“Our government has failed to defend Mariupol, failed to prepare for the defense of Mariupol,” said Lieutenant Ilya Somoilenko. “Surrender was not an option because Russia is not interested in our lives, not interested in letting us live.” Sviatoslav Palamar, the deputy commander, claimed the government was “cynical” in celebrating the rescue of civilians when many more residents of Mariupol were killed.

The Azov battalion itself posted photos of wounded soldiers showing how they lived in squalid conditions “with open wounds” and “without the necessary medicine and even food”. It said in a statement: “We demand the immediate evacuation of wounded military personnel to Ukraine-controlled areas where they will receive proper care.”

A public petition calling on the government to rescue the Azovstal defenders has gathered 1.5 million signatures in just a few days. Groups representing the soldiers’ families are approaching foreign governments, as well as Kiev, with pleas for help. They are also contacting the UN and ICRC for assistance.

The Azov battalion was integrated into the Ukrainian army eight years ago after the separatist war; many of its members and their families claim ties to the far right have been severed. There is a lot of recruiting, it is claimed, because the battalion is one of the most professional of the Ukrainian armed forces, and not for ideological reasons.

Ms Zarytsk, 36, had taken part in the demonstrations calling for rescue. But she wanted to emphasize that the aim of the families was to seek cooperation, not confrontation. One suggestion is that the fighters could be evacuated to a third country – possibly Turkey, due to its proximity – where they would remain for the duration of the war.

Evgeny Sukharnikov, whose 24-year-old son is one of the fighters at the Azovstal factory, said: “Every day is crucial now, the longer the wait, the more worried we are about what could happen. We are all trying to Surrender is not an option, they are right to fear that the Russians will kill them, Putin cannot be trusted.

“We really need international help now to save these people. We want countries to intervene in relations with Russia, this is a humanitarian crisis.”

Artem Vyshnyak is stationed in Mariupol, where the steel plan is under siege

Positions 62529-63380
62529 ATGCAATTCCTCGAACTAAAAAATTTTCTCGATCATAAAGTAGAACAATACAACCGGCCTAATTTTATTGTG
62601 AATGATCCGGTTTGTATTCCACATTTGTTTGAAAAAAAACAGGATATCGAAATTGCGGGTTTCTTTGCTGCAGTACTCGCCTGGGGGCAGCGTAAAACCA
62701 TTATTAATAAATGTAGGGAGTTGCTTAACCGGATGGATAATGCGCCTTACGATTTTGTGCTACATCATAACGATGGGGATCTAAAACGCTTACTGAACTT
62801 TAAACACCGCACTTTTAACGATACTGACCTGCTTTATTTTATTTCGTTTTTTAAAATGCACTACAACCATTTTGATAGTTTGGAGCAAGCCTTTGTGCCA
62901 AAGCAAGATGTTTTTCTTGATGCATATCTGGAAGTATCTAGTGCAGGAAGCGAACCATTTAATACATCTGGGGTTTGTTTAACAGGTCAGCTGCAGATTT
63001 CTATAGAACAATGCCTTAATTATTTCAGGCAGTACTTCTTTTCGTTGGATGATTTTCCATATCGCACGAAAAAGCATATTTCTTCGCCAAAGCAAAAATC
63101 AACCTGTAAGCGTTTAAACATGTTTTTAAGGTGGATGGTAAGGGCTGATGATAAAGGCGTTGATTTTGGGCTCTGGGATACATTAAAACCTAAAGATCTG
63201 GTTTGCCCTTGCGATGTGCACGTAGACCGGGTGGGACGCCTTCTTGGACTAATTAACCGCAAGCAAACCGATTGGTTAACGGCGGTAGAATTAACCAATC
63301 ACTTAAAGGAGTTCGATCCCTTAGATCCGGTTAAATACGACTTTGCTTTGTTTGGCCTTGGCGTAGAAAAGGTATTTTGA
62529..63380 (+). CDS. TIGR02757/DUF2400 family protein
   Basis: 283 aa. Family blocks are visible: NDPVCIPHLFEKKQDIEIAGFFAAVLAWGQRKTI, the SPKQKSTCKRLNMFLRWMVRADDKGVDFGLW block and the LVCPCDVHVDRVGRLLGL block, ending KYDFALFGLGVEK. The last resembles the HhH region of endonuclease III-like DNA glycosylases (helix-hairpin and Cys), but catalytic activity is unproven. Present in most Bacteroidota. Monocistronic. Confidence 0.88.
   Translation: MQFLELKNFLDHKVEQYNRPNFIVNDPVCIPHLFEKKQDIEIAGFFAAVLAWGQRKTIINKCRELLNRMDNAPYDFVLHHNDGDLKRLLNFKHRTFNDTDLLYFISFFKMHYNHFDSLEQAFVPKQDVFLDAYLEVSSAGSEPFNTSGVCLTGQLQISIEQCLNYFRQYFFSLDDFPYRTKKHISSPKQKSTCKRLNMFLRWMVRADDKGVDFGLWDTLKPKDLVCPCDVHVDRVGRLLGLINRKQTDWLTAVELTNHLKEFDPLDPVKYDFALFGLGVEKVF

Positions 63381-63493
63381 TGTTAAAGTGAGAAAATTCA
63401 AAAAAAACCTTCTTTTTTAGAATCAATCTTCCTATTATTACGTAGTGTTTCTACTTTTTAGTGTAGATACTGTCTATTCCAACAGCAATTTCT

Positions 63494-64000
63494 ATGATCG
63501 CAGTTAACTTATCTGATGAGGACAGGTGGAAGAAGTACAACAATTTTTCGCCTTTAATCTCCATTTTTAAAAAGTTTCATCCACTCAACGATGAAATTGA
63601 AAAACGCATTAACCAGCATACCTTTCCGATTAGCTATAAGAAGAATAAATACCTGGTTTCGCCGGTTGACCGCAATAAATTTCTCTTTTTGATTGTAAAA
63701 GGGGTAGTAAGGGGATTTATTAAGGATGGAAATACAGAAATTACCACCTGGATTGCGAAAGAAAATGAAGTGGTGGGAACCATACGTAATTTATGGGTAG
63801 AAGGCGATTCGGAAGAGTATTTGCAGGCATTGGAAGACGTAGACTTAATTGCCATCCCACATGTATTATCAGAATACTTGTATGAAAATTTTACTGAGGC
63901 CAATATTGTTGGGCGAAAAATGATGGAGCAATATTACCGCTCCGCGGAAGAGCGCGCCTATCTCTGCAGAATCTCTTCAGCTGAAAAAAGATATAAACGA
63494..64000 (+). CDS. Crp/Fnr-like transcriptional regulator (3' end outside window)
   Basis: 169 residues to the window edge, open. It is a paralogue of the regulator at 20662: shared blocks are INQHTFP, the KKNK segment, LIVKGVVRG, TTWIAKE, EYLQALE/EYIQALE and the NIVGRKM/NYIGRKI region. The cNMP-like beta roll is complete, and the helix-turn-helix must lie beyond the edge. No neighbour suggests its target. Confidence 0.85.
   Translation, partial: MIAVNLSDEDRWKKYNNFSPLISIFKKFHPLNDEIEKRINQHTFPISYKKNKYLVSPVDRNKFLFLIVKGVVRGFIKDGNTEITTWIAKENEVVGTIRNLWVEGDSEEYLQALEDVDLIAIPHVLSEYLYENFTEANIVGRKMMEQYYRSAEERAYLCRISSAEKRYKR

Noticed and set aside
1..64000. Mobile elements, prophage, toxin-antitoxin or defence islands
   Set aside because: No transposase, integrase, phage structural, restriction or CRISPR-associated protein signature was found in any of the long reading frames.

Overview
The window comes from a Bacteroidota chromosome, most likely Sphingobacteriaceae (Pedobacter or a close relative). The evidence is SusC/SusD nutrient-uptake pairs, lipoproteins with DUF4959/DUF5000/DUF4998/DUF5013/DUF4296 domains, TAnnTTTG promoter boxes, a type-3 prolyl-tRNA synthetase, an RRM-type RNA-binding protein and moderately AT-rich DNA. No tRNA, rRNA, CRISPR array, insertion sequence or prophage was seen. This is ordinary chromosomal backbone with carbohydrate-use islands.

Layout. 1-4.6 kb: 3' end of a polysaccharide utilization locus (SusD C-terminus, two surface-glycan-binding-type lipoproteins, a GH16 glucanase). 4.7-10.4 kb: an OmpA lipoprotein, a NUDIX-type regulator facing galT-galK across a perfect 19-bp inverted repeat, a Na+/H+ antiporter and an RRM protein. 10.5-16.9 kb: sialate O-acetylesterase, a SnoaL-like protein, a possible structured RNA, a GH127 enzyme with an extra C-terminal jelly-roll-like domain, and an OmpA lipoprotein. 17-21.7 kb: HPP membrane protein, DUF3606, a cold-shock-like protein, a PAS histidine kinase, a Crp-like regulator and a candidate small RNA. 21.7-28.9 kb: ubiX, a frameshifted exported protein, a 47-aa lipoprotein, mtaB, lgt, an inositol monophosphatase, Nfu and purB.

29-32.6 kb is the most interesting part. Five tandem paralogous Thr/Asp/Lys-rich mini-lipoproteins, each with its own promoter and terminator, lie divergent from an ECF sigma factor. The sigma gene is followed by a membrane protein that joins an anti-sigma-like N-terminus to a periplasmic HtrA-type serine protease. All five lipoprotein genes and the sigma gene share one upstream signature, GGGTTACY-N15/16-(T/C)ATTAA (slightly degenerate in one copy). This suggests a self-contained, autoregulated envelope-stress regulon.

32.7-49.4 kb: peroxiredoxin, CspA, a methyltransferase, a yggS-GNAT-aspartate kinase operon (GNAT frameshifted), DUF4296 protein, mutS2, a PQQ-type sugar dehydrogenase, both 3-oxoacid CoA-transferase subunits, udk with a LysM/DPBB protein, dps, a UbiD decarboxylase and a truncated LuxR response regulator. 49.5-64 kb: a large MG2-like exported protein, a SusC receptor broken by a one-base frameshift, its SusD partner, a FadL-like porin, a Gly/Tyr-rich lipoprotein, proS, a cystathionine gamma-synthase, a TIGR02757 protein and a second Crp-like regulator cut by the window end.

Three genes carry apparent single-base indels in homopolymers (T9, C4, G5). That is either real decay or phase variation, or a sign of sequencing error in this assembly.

(Family Handout/Kim Sengupta)

Tatiana and Stavr Vyshnyak were living amid fierce fighting in Brovary, near Kiev, when it became a battleground between Russian and Ukrainian forces. Their 21-year-old son Artem, stationed with the Ukrainian army in Mariupol, was in regular contact to make sure everything was okay.

“Now it’s our turn to be very concerned,” Ms. Vyshnyak, 43. “The civilians have come from Mariupol, but we don’t know what will happen to the soldiers, we don’t know what the Russians are going to do.

“These men have fought bravely for their country, the government must try to save them. I have my feelings like any mother would have about their children. My boy is 21 years old; the thought that he would die in a place like where he is now is a terrible feeling. So we keep thinking positive, we hope he and the others will be released soon.”

Nataliia and Bogdan Zarytska

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On April 17, Nataliia Zarytska married Bogdan via Telegram messages. A female soldier, who had trained as a lawyer and whose own husband had died the day before, prepared the necessary documents and testified.

“My husband had lost 20 kg since he was in Mariupol, he looked sick,” she said. “There was no ceremony, it was all very short and even that time had to be short because the Russians attacked.

“It’s hardly the wedding anyone imagines. But it was actually amazing and reminded me again how precious life is. I keep telling Bogdan that we will be together again and start a family. I keep telling him not to give up, he will get away from Azovstal, they will all come from Azovstal.”